no anxiety with PATCHOur third medical adventure this year was a trip to the ER at the children’s hospital, but then we were transferred to a larger medical center.  At the Emergency Room, his PATCH was utilized, but after transferring to the other hospital, I realized quickly how much I had gotten used to the luxury of a PATCH.

With the PATCH at Children’s Hospital in Omaha, I didn’t have to be ‘on guard’ at all times.  Without the Autism Care Program, I always have to intercept people and explain his quirks and calm my son down when someone speaks in a loud voice or does things in a way that would causes him anxiety.

After being transferred to the bigger hospital I once again had to be ‘on guard.’

The biggest difference between our experience with the PATCH and at the hospital without the PATCH program was having to explain my son to every single person who came in the room.

At this larger university hospital, that included day and night nurses, his neurosurgeon, critical care doctors, critical care residents, neurosurgery residents, nurses’ aides, child life specialists, radiology techs, food service workers and on and on and on.

We were lucky and had great nurses in the ICU who worked well with my son.  That experience could have been much smoother if his PATCH was universal and could transfer with is records to every medical center.

 

Nemours Children’s Hospital Autism Care Plan

Nemours Children’s Hospital has a similar program called REACH (Respecting Each Awesome Child Here).

A review of two years worth of electronic health records showed that the program significantly reduced the need for behavioral drugs and restraints in the ER.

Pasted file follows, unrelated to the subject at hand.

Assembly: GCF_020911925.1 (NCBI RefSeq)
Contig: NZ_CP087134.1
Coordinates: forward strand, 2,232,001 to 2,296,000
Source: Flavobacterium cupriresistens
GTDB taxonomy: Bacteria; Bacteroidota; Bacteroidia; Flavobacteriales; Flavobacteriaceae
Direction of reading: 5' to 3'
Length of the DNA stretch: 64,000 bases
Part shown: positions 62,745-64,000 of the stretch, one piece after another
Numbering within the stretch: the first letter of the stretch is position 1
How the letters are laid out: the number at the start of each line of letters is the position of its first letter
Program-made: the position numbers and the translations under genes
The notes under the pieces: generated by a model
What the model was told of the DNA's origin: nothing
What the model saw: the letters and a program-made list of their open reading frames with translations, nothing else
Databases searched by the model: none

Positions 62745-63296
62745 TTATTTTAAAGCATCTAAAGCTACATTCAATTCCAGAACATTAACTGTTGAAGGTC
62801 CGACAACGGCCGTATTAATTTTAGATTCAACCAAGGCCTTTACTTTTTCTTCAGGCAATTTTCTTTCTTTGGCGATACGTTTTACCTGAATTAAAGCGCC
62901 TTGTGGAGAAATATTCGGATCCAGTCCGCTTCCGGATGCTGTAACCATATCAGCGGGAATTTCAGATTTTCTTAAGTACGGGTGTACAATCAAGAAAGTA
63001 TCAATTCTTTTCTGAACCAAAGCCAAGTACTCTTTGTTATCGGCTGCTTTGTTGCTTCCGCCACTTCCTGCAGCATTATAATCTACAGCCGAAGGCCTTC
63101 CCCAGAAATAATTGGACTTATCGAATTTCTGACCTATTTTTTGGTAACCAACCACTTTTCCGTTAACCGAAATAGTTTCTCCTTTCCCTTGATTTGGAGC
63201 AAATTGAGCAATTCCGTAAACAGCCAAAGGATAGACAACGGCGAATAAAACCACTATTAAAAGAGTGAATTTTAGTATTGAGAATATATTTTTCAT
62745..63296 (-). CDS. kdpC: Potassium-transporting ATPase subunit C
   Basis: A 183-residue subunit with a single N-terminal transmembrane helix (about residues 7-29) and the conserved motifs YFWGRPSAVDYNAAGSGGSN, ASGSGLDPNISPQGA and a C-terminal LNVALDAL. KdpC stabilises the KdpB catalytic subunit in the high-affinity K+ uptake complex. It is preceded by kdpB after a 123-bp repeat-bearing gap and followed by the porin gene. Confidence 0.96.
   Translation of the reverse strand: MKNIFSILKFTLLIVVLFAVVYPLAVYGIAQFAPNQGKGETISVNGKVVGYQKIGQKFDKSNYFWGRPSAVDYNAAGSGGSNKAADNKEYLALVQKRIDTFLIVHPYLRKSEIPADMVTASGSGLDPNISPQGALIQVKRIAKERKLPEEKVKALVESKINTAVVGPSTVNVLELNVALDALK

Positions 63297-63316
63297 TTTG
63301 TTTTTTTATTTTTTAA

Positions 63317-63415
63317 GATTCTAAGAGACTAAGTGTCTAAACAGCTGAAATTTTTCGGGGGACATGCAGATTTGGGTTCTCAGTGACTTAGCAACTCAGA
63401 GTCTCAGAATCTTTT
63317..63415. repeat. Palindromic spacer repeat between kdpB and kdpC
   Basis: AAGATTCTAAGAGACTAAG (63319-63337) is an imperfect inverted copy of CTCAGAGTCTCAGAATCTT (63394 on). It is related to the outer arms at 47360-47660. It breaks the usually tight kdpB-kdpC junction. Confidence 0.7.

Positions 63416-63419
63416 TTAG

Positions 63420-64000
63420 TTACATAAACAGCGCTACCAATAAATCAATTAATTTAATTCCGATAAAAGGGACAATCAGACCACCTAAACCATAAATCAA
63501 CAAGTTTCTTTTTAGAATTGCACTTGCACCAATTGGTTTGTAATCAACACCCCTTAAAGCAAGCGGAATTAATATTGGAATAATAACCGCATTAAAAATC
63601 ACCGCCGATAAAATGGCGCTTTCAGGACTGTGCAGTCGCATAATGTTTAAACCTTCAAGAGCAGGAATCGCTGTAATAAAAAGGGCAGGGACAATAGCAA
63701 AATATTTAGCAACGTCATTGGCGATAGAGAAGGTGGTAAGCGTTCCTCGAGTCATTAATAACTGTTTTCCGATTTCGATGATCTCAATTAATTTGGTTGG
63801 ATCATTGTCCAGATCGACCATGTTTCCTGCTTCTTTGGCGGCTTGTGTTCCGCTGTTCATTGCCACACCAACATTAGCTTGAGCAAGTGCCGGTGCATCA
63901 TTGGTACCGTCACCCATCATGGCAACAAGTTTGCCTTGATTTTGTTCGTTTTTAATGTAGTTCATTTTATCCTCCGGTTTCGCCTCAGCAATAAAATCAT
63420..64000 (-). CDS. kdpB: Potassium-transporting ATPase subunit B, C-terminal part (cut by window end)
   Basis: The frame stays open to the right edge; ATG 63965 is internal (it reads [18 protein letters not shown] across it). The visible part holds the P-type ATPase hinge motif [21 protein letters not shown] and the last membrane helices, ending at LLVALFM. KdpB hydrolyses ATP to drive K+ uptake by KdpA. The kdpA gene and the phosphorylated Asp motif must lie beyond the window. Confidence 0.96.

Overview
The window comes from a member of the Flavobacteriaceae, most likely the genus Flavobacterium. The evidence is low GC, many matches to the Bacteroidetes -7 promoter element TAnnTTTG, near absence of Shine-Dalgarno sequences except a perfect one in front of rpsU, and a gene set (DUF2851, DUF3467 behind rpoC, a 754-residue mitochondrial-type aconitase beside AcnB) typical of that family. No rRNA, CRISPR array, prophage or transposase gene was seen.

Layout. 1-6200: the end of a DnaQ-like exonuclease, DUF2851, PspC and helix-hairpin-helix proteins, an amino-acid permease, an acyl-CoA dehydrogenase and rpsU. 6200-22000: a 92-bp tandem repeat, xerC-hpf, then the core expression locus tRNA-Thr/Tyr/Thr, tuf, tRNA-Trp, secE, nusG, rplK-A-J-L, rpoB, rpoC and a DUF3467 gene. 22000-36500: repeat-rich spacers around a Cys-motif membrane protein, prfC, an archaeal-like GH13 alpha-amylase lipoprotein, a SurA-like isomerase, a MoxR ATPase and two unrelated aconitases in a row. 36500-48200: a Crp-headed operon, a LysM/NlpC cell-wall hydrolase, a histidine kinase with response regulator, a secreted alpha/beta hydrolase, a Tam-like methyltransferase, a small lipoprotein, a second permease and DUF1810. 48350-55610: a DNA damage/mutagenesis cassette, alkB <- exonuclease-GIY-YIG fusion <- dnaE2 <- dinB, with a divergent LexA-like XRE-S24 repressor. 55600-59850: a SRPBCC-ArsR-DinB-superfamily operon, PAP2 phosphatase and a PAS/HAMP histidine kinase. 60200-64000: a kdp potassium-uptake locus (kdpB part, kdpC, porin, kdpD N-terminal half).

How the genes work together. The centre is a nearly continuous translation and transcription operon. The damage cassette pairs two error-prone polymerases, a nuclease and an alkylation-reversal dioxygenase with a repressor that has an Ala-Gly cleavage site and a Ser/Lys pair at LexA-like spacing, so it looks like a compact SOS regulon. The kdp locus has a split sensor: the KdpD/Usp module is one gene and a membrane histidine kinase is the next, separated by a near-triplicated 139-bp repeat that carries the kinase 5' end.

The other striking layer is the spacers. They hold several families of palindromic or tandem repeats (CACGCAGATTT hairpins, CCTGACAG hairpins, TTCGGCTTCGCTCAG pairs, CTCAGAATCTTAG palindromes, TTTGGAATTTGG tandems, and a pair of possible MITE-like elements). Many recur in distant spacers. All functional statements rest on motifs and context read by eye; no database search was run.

Our program was designed to help prevent escalation of anxiety and agitation in children with ASD, therefore leading to the reduced use of sedatives and restraints,” said Cara Harwell, ARNP, CPNP, PMHS, lead researcher and a Nurse Practitioner at Nemours Children’s Hospital. “Sedative medications do have side effects, and if we can manage kids’ stress in other ways, we create a better experience for them and their families.”

 

The Future of Care Plans For Autistic Children

This program is only available at a few children’s hospitals around the country, but I hope it is the start of something that can be universally accepted at every hospital.

Autistic children need something that does not expire when they  ‘graduate’ from a children’s hospital and are seen as adults.

 

Special Needs Parenting Posts that you may find helpful:

PATCH Program at Children’s Hospital in Omaha

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2 thoughts on “My Experience With PATCH (Patient Assistance Team At Children’s Hospital & Medical Center)”

  1. What a gift for a special needs child! I’m sure treating autistic children is a challenge for health care professionals and this would help everyone to be on the same page and give the best treatment possible!

  2. Thanks for promoting this program!! I’m interested in learning more too.
    Glad your son did so well with process.
    Andy Maxwell